I read at the weekend that post office workers have been given guidance as to whether they should accept tips this Christmas. The excuse given for this is compliance with the Bribery Act although one can’t help but think once again that the HR department have spent too much time attending employment law update courses.
Add this to the news that over half of SMEs are planning to cancel or downsize their Christmas parties and it seems that many employers are doing their best to ensure that their workers have anything but a merry Christmas.
Christmas is a time of year that regularly taxes Finance Directors. Being expected to act like Scrooge throughout the year means that when we actually reach the season of goodwill the words “Bah Humbug” naturally trip off of our tongues. Christmas parties, staff tips and company gifts often provoke heated discussions that leave us tearing our hair our and desperate to get on with more value added activities like keeping the business afloat.
Actually I am fully in favour of Christmas parties (although on cost grounds I may occasionally advance the argument that they should be held at a time other than Christmas) although probably for negative reasons rather than positive ones. The impact on staff morale of not having one far outweighs the cost savings.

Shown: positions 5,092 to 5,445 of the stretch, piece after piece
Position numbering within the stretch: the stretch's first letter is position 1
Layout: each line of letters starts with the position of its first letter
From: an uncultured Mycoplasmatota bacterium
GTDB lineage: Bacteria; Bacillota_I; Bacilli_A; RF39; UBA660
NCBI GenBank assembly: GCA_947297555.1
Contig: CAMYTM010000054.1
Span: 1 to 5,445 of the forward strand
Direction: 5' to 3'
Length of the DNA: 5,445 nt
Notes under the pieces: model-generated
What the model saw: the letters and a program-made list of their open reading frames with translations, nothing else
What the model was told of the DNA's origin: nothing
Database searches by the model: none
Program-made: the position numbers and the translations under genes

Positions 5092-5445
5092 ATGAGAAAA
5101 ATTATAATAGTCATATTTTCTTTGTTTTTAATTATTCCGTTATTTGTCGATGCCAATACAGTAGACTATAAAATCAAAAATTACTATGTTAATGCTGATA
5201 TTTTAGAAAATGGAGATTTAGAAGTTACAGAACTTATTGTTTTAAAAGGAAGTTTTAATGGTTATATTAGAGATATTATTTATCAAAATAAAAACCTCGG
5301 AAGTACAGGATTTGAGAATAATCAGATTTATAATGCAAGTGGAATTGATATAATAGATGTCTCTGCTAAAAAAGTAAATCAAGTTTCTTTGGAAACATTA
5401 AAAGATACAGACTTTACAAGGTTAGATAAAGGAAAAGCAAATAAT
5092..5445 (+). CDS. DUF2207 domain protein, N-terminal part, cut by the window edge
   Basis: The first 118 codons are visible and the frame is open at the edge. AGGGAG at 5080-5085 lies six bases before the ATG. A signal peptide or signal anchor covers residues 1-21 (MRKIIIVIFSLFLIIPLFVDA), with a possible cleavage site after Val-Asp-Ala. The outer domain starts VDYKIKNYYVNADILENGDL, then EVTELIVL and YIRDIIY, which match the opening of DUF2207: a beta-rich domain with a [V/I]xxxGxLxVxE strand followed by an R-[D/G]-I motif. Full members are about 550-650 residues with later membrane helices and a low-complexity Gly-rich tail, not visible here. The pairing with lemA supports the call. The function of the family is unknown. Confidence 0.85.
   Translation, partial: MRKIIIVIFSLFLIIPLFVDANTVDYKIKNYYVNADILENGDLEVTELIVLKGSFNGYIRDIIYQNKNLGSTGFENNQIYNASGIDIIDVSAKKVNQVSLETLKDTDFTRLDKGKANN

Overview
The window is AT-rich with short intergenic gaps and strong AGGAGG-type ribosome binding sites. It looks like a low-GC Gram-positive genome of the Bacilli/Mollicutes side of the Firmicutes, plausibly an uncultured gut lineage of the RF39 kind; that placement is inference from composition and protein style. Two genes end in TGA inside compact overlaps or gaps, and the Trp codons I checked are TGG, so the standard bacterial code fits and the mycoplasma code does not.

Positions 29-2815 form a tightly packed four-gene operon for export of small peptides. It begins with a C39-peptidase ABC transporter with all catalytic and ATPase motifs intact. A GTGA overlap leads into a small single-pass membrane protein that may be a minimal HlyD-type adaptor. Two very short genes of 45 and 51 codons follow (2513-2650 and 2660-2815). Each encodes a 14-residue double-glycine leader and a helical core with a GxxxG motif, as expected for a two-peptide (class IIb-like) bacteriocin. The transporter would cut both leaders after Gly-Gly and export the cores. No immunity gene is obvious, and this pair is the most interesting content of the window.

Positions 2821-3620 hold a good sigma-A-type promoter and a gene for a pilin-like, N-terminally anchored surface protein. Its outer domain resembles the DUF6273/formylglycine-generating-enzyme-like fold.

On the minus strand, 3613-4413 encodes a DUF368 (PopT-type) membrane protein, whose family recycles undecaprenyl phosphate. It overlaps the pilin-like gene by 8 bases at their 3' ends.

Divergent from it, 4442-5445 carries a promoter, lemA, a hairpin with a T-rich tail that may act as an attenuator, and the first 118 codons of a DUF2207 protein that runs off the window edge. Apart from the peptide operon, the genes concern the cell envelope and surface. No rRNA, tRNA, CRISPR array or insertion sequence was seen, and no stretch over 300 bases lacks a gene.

I am of course aware of all the HR issues that surround such events such as unacceptable behaviour and inclusivity, but I believe that if a business has proper codes as to how employees should conduct themselves at Christmas, or indeed any other time, it should be possible to ensure that the benefits outweigh any risks.
I am less in favour of corporate gifts. Active discussions take place as to which customers (always customers never suppliers – funny that) should receive Christmas gifts, what form they should take, how much should they cost, who should give them etc. etc. If the only consequence of the Bribery Act is that we can finally dispense with this annual ritual it will almost be justification for introducing it in the first place.
In this case I don’t think I am being Scrooge like in my dislike of forced Christmas bonhomie. In the same way that I believe that everyday should be Mother’s Day, customer (and supplier) care should be an ongoing daily process. Good business relationships are not just for Christmas you know.